Paris is the city of love; we think of it as all walks along the Seine, candlelight, ‘ooh lalas’, purring French accents and tasty food. Yet the travel guides often fail to mention the reality. I would call it the city of dog poo, bad drivers and snobby attitudes, but let me explain myself before your dreams of a romantic valentine’s weekend are shattered…
As a third year English and French student I have learnt to survive in a city where a cup of coffee often costs the same as your weekly shop to Tesco’s and a mere ‘merci’ or ‘désolée’ is hard to come by. Like any country girl moving to a big city, I’ve found it difficult to adjust to peoples’ blank looks and ‘tut tuts’ as you wander through the metro station searching in vain for the right line.
Now I’ve become one of those people myself, dressing in black with a baguette in hand and a French pout on my lips, well and truly immersed. Perhaps it is the fact that I am so often treated like a tourist that frustrates me – perhaps the melancholy influence of Baudelaire and Victor Hugo is penetrating my soul…I just cannot help but roll my eyes at the ‘Oh my Gawds’ that echo through the streets on a day to day basis as I fight my way through a crowd of bumbag-wearing Americans.
So if you want to avoid the natives’ looks of disdain and the ever frequent clichés, take my advice: of course take a look at the Eiffel tower (it is magnificent, particularly at night), the Louvre is a must, but take the time to appreciate the little things which are often cheaper, free or at least a little off the beaten track.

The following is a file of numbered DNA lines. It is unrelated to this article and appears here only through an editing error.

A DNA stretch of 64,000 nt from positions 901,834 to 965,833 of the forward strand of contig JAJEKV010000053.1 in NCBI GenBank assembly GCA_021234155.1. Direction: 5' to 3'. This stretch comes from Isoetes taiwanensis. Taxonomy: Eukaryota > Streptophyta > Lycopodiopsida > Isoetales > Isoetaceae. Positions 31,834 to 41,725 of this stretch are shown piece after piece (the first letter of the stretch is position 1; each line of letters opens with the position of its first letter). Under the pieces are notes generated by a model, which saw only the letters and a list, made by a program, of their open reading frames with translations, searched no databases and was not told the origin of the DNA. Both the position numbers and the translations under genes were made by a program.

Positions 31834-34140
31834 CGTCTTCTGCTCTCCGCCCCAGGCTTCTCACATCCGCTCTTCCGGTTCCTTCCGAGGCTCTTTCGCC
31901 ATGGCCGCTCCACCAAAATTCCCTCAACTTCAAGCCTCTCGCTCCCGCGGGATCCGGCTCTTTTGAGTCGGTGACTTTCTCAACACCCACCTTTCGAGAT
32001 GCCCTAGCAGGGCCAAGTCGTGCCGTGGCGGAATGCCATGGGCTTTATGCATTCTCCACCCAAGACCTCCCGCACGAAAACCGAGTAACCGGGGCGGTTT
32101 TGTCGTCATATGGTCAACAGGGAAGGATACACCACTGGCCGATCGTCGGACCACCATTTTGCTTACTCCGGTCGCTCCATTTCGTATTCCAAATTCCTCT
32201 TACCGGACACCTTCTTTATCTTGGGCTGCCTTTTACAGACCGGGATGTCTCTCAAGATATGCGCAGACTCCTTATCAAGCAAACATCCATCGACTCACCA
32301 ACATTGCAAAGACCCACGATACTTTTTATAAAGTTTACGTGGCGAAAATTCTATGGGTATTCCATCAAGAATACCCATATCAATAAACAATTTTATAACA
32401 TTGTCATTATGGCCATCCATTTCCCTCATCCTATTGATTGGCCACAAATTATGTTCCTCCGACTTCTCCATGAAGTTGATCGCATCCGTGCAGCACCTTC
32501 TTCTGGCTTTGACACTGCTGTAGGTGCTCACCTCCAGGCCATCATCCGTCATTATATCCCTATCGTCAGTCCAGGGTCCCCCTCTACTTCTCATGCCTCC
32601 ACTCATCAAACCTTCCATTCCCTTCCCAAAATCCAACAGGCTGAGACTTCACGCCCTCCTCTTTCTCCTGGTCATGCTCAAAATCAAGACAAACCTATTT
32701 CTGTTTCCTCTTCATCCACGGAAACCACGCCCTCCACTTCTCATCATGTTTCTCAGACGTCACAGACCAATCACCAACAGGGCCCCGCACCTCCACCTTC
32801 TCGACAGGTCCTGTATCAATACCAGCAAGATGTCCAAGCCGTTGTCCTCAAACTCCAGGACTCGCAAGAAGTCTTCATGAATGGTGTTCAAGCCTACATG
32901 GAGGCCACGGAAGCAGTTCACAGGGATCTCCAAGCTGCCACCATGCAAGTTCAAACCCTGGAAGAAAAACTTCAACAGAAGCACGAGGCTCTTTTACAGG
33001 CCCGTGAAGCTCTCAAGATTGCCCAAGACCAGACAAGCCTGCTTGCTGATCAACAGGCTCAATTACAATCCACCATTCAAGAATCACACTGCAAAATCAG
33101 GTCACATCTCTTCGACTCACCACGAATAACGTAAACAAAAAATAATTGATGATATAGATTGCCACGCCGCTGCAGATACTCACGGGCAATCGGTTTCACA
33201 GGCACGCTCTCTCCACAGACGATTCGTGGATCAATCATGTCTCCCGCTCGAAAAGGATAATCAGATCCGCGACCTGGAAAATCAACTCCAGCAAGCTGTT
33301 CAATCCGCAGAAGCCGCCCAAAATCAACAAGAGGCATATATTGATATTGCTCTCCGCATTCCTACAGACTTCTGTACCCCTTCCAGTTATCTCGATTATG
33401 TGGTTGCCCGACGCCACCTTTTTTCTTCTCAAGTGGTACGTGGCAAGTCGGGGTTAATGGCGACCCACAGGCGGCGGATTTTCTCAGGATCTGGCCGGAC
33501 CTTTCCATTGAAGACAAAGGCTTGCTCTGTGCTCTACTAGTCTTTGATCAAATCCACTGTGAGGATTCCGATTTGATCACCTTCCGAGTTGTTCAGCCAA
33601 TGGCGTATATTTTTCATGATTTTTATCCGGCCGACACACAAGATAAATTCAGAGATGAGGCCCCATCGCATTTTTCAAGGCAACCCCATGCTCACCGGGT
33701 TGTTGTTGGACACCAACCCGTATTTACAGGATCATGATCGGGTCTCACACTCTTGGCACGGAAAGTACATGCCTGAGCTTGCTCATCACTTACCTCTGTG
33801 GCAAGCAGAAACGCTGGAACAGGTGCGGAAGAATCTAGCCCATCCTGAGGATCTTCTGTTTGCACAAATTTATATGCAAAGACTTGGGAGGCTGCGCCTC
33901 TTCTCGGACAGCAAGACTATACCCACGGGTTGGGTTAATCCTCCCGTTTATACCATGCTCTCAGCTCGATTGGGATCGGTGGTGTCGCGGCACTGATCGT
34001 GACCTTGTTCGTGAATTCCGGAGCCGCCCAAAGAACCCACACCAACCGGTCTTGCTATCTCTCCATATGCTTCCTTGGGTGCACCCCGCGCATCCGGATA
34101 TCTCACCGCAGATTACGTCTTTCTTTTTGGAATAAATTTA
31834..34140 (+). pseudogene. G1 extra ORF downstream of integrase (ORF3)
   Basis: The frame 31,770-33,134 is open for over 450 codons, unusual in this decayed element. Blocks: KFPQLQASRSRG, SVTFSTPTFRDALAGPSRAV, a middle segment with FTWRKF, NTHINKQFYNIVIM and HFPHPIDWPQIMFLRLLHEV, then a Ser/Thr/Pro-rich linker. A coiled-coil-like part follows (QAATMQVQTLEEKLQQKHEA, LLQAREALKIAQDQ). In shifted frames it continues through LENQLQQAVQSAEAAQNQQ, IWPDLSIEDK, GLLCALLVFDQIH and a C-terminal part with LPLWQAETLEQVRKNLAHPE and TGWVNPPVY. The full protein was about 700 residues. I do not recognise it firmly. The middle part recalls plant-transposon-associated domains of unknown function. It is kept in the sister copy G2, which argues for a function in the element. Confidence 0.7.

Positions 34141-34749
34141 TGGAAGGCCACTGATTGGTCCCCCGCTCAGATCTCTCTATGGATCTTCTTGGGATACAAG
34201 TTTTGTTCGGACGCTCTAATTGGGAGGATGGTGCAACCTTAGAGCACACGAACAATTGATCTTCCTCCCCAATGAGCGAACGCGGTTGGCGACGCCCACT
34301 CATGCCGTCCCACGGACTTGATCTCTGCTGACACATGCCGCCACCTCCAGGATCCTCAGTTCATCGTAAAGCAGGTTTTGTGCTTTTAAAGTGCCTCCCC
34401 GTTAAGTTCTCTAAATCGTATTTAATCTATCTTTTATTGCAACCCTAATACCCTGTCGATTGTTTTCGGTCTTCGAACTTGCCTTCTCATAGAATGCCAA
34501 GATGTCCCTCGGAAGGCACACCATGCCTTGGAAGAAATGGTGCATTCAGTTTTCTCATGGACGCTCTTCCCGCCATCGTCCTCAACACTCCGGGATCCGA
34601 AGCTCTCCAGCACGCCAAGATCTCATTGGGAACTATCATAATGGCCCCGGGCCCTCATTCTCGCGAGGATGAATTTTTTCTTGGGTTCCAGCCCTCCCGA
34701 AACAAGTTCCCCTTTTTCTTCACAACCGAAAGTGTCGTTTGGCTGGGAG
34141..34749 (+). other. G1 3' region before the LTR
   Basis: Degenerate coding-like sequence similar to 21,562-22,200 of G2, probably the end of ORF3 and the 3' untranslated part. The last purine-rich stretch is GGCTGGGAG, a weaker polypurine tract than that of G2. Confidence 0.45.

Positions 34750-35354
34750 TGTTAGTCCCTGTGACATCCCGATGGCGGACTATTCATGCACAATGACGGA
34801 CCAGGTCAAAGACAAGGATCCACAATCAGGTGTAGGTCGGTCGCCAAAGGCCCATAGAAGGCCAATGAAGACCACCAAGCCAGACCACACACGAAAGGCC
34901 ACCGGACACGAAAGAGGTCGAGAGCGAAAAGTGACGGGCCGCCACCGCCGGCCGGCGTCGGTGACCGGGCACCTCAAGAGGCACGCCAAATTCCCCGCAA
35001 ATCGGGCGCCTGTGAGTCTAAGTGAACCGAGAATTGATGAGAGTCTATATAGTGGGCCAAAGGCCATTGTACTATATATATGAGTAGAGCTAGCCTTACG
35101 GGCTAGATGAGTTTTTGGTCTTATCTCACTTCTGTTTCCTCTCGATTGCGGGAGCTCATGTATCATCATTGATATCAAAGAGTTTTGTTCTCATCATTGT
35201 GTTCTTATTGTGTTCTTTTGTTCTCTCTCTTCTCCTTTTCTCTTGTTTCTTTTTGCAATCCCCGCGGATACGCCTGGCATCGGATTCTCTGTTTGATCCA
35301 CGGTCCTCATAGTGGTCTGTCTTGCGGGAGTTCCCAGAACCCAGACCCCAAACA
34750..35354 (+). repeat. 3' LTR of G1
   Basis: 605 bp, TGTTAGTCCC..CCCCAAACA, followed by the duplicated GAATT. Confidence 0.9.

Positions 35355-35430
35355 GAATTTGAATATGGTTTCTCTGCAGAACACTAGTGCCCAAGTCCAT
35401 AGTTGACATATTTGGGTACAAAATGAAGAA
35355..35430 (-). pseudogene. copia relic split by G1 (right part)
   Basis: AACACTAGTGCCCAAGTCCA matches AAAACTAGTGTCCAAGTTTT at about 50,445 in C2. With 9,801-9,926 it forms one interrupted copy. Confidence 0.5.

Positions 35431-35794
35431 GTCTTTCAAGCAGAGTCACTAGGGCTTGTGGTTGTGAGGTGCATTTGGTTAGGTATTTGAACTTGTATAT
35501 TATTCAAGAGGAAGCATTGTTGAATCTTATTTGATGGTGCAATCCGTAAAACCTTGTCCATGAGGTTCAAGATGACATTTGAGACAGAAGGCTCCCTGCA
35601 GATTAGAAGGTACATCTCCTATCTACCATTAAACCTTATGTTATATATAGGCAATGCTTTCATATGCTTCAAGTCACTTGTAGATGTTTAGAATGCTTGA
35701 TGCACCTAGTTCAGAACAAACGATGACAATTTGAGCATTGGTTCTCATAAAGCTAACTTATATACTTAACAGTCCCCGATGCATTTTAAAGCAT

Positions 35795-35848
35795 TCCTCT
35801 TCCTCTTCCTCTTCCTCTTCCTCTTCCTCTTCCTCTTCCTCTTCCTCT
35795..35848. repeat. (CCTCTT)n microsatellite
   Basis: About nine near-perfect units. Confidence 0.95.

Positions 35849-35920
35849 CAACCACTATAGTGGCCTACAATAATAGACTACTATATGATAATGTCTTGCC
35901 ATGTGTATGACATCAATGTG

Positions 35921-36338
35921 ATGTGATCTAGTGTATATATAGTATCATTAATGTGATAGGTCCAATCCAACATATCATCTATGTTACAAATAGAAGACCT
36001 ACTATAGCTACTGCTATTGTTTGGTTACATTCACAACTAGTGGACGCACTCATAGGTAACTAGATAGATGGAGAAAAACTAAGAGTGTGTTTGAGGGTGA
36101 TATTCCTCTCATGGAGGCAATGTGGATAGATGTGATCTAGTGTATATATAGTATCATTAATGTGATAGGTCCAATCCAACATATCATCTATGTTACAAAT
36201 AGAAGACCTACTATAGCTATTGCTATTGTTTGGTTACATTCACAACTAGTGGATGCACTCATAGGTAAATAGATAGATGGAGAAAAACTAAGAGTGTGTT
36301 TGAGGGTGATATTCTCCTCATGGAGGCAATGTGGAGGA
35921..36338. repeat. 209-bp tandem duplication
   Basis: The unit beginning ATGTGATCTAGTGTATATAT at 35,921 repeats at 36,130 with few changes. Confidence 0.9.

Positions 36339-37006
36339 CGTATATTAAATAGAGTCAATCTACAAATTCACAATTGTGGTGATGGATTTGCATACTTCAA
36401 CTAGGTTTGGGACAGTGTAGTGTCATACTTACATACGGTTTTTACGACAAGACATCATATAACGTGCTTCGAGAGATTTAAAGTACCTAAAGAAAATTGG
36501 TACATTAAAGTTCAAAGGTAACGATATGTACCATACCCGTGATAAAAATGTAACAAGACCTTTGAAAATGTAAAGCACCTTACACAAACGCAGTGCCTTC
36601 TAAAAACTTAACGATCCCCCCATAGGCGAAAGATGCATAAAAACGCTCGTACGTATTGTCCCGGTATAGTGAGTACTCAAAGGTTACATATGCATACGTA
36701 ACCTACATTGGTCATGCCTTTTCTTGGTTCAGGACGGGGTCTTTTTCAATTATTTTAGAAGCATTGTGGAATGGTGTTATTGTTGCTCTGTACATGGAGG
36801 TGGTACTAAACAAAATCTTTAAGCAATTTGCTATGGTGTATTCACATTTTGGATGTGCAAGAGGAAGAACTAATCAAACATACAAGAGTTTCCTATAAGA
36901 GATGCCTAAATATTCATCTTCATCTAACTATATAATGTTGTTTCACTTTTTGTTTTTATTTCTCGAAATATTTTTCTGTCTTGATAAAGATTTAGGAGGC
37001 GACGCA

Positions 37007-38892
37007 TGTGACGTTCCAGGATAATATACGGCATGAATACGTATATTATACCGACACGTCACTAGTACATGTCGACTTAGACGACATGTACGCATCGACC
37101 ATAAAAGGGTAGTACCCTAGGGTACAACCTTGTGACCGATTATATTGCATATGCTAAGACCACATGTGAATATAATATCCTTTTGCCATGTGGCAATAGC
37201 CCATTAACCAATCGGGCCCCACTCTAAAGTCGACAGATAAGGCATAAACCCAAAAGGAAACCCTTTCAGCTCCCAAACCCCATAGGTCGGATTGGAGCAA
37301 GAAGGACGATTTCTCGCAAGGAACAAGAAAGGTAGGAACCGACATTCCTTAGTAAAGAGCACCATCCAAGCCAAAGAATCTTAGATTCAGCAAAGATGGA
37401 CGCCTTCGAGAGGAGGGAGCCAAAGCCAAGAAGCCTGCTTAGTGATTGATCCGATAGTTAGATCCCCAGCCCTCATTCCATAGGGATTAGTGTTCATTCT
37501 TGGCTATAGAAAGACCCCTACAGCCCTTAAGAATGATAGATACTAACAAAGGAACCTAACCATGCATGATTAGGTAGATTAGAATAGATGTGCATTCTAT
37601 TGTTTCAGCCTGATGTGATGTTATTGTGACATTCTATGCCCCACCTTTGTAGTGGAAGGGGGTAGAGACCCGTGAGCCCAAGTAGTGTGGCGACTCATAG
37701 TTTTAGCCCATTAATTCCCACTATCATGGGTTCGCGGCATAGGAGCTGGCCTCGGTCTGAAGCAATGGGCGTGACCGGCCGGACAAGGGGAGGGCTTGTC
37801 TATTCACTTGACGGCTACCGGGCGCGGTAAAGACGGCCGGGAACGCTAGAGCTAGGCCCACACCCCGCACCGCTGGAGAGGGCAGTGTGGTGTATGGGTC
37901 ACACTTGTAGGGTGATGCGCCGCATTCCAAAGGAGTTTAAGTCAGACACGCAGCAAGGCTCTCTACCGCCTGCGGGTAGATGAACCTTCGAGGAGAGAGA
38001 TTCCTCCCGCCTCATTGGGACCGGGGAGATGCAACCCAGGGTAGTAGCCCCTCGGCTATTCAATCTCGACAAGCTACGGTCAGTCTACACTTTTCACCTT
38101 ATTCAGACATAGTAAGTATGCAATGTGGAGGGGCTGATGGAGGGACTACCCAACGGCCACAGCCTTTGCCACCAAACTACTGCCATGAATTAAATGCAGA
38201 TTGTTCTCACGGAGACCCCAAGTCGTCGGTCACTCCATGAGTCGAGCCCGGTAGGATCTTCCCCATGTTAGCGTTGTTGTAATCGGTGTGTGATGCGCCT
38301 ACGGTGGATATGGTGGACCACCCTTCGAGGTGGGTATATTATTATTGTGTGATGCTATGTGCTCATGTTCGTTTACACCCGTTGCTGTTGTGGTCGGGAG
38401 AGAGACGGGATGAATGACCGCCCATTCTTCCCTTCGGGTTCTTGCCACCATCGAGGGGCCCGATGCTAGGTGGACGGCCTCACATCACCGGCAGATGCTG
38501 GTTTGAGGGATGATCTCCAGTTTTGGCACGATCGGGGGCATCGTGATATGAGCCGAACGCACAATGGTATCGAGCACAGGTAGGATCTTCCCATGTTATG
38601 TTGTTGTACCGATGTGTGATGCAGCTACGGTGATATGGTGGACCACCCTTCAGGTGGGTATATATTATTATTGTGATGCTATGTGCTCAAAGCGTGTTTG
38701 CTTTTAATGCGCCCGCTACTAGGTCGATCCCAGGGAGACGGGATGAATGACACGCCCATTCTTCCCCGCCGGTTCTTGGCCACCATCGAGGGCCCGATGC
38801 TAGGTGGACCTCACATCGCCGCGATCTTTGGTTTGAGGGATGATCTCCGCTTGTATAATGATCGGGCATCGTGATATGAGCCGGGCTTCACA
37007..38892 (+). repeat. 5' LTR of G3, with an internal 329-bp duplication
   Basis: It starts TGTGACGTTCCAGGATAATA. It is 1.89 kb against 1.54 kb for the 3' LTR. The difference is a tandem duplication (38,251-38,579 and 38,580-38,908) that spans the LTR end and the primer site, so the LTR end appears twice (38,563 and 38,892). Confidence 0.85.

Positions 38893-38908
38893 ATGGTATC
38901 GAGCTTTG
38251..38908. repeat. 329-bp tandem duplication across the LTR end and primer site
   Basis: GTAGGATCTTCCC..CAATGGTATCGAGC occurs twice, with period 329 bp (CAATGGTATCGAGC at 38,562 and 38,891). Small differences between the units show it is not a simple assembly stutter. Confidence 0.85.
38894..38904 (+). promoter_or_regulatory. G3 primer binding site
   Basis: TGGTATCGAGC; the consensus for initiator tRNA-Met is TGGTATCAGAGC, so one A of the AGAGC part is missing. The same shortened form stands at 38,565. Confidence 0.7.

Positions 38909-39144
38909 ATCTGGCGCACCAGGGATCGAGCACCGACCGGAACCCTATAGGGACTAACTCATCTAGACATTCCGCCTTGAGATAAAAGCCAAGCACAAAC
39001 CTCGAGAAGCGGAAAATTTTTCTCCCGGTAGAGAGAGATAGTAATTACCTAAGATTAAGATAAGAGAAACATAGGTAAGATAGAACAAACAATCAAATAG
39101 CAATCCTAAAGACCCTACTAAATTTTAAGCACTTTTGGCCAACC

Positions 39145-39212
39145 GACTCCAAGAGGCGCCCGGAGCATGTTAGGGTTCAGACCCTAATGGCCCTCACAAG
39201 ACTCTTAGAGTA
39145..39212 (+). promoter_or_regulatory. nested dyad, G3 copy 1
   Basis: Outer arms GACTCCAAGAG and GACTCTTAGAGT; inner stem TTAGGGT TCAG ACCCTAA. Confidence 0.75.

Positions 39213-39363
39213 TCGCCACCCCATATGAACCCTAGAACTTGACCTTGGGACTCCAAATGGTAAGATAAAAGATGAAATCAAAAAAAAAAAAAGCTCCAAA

Your number one stop should be the Sacré Coeur. It is seething with sightseers during the day, but at night in the fairer months the steps which lead up to it are a student’s dream – A vibrant atmosphere, groups of French teens huddled around a bottle of red wine, people dancing to hip hop music blaring through boom boxes to entertain rather than make money, and a view that in my opinion far surpasses that tower thingy…if you’re not breathless after climbing the many steps up to the church you will be when you see Paris at your feet.
This area has just the right balance of real life and romance – a must see. It is a chance to mix with the locals in a friendly setting – I once met a tour guide with whom I enjoyed a slightly intoxicated franglais conversation about the city and which left me slightly more optimistic about the attitudes of the Parisian population; oh the joys of French wine.
Why not end the evening with a late night dinner at “Le Timbre” (3 rue Ste-Beuve, Montparnasse) the best Parisian restaurant I’ve yet to find, owned by a man hailing from Manchester (though we don’t tell the locals that), where I discovered the most heavenly chocolate mousse with jasmine cream. It’s a bit of a treat, so if you’re looking for good food on the ultimate budget, as well as some great student bars I would recommend Rue Mouffetard (5th arrondissement, Metro 7 Censier Daubenton).
This street features in ‘Amélie’ but has not been at all tainted, retaining its village-like charm, with a daily fresh fruit and veg market and a boulangerie or cheese stall every few paces along the quaint cobbles. At the upper end of this famous street you can find plenty of restaurants offering three course meals for 14€ and believe me, the food is magnifique!
So to end on a completely different note, Paris is wonderful. Yes the majority of Parisians seem allergic to smiling and yes the roundabout circling the arc de triomphe is a driver’s nightmare but that’s for those living here to worry about.
Explore the Latin quarter with eyes wide, you don’t want to miss the well concealed back streets and their endless boutiques. Stare in awe at the designer shops along the Champs-Elysées. Do walk everywhere as Paris is contained enough to allow this. Just watch your step for that dog poo.